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Remote Mentorship: Experiences with the ACA Mentorship Program in 2021

29 Sep 2021 10:00 AM | Anonymous member

About the Association of Canadian Archivists (ACA) Mentorship Program

The Association of Canadian Archivists (ACA) offers a Mentorship Program that connects emerging archivists with working archivists to help “advise and guide them on career and professional development.” It provides mentees with a mentor to whom they may ask questions about the archival profession. It begins in January and lasts for one year, unless the mentor and mentee both decide to continue. For more information about eligibility and the ACA Mentorship Program in general, please visit the ACA's Mentorship Program's web page. 

Experiences Within the ACA Mentorship Program: A Mentee’s Perspective (Alesha Grummett-Roesch)

I heard about the ACA Mentorship Program from a friend of mine who had participated in the program the year before and enjoyed her experiences, which made me eager to have the opportunity to participate. I decided to apply because I thought that it would be a great chance to network, that it would provide a one-on-one opportunity to speak with a working archivist, and that it would allow me to learn more about the archival community in general.  

The ACA paired me with Rebecca Murray, a Senior Archivist in Reference Services at Library and Archives Canada (LAC). This was the first time that I had participated in a mentorship program, so I was not entirely certain about what to expect. One of the first topics that Rebecca and I discussed was how we wanted to communicate and how often. We decided to have monthly meetings and communicate via email in between the meetings, if needed. Before the meetings, we would plan a few topics that we wanted to discuss, such as her work experiences within LAC, interview tips, the ACA conference, and courses that I took as a graduate student at the Faculty of Information at the University of Toronto. 

I enjoy meeting with Rebecca each month to talk about archives. I feel that I learn something new each time. One of the things that surprised me most is the great network that Rebecca has. For example, a few times she invited some of her friends and former colleagues to join our meetings, so that I had a chance to learn more about other archivists’ experiences and get advice from them. I also attended a Reference Archivist team meeting, which was a wonderful opportunity. I was able to learn more about what it is like doing reference work, something that I did not learn much about during my graduate studies. Overall, I have really enjoyed being a part of the mentorship program. It has been an extremely well-supported environment and my mentor has gone far above what I expected. I look forward to seeing what the remainder of the year within the ACA Mentorship Program brings.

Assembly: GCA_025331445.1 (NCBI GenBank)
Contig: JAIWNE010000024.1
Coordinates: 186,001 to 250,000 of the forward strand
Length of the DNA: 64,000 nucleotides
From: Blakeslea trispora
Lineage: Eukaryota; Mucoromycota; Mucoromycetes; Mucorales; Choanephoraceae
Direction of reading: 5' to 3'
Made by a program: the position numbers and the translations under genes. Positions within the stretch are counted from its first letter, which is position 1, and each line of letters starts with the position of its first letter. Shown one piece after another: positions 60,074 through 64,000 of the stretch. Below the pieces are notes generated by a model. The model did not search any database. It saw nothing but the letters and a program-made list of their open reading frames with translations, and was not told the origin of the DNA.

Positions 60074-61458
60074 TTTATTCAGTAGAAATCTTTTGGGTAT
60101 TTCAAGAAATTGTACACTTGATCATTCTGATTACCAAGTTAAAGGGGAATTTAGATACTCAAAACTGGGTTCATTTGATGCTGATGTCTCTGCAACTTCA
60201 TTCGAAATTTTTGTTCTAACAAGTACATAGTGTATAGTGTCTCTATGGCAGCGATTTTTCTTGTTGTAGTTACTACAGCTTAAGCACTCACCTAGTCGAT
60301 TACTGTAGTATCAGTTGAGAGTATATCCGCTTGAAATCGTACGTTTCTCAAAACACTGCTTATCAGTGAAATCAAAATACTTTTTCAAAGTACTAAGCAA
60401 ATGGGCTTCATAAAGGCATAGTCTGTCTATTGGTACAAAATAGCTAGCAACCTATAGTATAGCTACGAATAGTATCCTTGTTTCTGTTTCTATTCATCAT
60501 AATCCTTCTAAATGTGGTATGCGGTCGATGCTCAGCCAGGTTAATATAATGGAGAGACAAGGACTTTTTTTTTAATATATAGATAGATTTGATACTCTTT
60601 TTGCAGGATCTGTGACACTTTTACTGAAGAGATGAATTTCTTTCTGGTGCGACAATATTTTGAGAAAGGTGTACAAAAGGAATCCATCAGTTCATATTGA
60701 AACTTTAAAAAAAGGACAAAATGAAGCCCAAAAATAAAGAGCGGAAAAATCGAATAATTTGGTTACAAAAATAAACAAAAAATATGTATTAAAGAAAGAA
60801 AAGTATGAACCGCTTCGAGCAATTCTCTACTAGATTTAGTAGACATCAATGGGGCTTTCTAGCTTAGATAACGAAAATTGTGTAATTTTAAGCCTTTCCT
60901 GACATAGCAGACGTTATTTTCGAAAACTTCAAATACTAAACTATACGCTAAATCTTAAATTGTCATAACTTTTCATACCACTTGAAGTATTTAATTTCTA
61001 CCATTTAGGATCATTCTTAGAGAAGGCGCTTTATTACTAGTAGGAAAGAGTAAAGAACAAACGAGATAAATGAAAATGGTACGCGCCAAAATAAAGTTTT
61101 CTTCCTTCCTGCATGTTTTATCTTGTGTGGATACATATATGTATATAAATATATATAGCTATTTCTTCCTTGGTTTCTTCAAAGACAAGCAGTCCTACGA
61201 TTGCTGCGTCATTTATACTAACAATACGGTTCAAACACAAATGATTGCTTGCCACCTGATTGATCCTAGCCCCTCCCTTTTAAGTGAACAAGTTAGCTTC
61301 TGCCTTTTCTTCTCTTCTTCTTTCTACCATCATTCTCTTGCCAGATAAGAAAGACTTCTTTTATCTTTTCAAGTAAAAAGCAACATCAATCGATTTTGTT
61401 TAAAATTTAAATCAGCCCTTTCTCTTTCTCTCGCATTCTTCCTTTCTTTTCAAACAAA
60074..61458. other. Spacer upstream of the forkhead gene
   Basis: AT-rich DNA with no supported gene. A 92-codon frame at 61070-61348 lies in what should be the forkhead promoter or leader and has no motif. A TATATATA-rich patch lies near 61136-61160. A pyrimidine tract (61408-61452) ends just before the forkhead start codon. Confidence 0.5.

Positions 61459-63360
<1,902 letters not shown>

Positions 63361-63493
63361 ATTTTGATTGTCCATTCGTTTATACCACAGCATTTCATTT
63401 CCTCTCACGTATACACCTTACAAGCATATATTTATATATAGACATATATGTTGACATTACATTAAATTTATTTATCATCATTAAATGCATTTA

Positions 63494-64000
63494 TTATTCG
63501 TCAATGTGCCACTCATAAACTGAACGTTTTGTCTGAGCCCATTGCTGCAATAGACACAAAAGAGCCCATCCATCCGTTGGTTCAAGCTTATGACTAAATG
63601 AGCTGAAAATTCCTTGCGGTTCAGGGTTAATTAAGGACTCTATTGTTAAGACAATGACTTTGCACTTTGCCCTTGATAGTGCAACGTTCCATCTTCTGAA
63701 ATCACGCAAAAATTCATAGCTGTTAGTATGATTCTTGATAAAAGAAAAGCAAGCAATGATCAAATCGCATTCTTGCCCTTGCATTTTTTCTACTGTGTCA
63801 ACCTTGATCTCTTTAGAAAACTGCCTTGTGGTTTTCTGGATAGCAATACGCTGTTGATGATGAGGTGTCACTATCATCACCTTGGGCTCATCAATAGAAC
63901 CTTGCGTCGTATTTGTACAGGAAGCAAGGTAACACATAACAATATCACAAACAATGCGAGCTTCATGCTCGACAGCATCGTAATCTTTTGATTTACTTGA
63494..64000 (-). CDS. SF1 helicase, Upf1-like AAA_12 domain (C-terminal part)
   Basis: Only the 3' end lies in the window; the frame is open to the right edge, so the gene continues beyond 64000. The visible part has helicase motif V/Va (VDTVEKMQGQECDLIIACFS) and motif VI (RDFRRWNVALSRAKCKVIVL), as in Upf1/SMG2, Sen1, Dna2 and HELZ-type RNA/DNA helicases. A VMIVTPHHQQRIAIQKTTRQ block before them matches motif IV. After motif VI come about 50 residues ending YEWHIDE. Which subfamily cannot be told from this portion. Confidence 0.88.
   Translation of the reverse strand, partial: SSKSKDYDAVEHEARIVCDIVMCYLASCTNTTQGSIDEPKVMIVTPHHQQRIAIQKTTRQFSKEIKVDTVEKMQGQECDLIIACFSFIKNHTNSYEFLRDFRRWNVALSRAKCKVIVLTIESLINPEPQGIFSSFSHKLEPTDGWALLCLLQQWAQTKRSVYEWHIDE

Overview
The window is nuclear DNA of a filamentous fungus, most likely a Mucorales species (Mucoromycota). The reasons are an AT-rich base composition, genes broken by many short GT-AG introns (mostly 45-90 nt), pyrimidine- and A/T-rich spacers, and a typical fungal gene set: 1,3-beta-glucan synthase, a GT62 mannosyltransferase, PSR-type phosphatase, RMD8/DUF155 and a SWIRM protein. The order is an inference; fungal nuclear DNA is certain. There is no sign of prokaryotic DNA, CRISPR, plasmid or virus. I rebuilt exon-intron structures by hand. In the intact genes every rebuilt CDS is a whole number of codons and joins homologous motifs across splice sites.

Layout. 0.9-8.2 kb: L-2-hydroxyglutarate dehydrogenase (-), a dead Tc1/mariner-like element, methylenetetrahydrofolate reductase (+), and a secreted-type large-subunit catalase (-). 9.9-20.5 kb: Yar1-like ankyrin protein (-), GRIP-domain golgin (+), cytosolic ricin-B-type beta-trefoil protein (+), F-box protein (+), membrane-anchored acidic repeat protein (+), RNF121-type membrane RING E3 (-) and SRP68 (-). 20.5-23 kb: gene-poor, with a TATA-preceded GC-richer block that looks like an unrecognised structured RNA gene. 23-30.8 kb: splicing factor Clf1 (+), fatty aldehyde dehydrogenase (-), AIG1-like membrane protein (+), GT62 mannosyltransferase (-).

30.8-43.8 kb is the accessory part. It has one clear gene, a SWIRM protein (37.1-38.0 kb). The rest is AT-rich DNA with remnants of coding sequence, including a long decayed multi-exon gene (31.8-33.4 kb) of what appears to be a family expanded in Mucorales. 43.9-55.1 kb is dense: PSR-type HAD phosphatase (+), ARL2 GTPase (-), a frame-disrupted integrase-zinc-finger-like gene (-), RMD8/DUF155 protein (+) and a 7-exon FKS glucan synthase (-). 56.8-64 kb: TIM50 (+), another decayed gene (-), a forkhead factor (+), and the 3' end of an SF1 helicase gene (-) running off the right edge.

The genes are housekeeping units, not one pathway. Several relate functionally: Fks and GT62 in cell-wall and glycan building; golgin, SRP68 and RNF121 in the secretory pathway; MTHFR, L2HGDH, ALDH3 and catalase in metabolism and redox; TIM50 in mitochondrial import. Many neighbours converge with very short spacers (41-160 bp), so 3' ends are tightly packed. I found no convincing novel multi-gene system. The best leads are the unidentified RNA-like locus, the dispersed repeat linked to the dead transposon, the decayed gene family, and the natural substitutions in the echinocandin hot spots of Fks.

Experiences Within the ACA Mentorship Program: A Mentor’s Perspective (Rebecca Murray )

I applied for the ACA Mentorship Program without any prior knowledge of what it might entail. It’s been my first opportunity to be part of a formal mentorship program. I have to admit there was a bit of imposter syndrome at the start – surely I’m not old enough or experienced enough to be a mentor, I thought. 

My experience with the program has shown me that I do have something to share, even with less than ten years of formal work experience in an archive. I also hadn’t anticipated how much I would learn too. I don’t have formal education in archives or information studies, so being paired with Alesha has been a great opportunity to learn about her education and what she’s learned about the archival profession in a Master of Information program. This was only further cemented during the ACA conference when I had the chance to listen to students and new grads speak about the gaps in archival education and how they view the profession. 

In inviting other archivists and historians in my network to join us during our monthly chats, I also learned about different types of archives and gained perspective on differences between the private and public sectors. Although we’ve been meeting once a month through any number of online platforms, Alesha and I have also become regular correspondents on any number of topics (mostly) related to archival work. 

A really interesting and unique thing about this year is that we attended a virtual meet up for all mentees and mentors.  Although not all attended, it was a great chance to “meet” archivists from across the country doing all sorts of different work and to hear about their experiences within the program. 


The program is not only a one-year opportunity to get advice on a myriad of topics from an archivist, it’s also an opportunity to network and to gain perspective on the range of archival work and institutions in Canada.  It’s a great opportunity for experienced archivists to give back to the community and to (hopefully!) help inspire and encourage the next generation of information professionals. 


About the 2021 Mentorship Program

The 2021 ACA Mentorship Program saw a record number of participants. According to Jamie Sanford, the Mentorship Coordinator, there were “36 mentors and 46 mentees,” as some mentors agreed to mentor two mentees. All mentees were matched with a mentor. If you are interested in becoming a mentor or mentee, please fill out the mentor or mentee application by November 15, 2021.

Alesha Grummett-Roesch and Rebecca Murray

Alesha Grummett-Roesch is a recent graduate of the Faculty of Information at the University of Toronto. She completed her Master of Information, focusing on Archives and Records Management, in June of 2021. 

Rebecca Murray is a Senior Archivist in the Reference Services Division at Library and Archives Canada in Ottawa, Ontario.  She is also a member of the ACA’s Communications Committee. 

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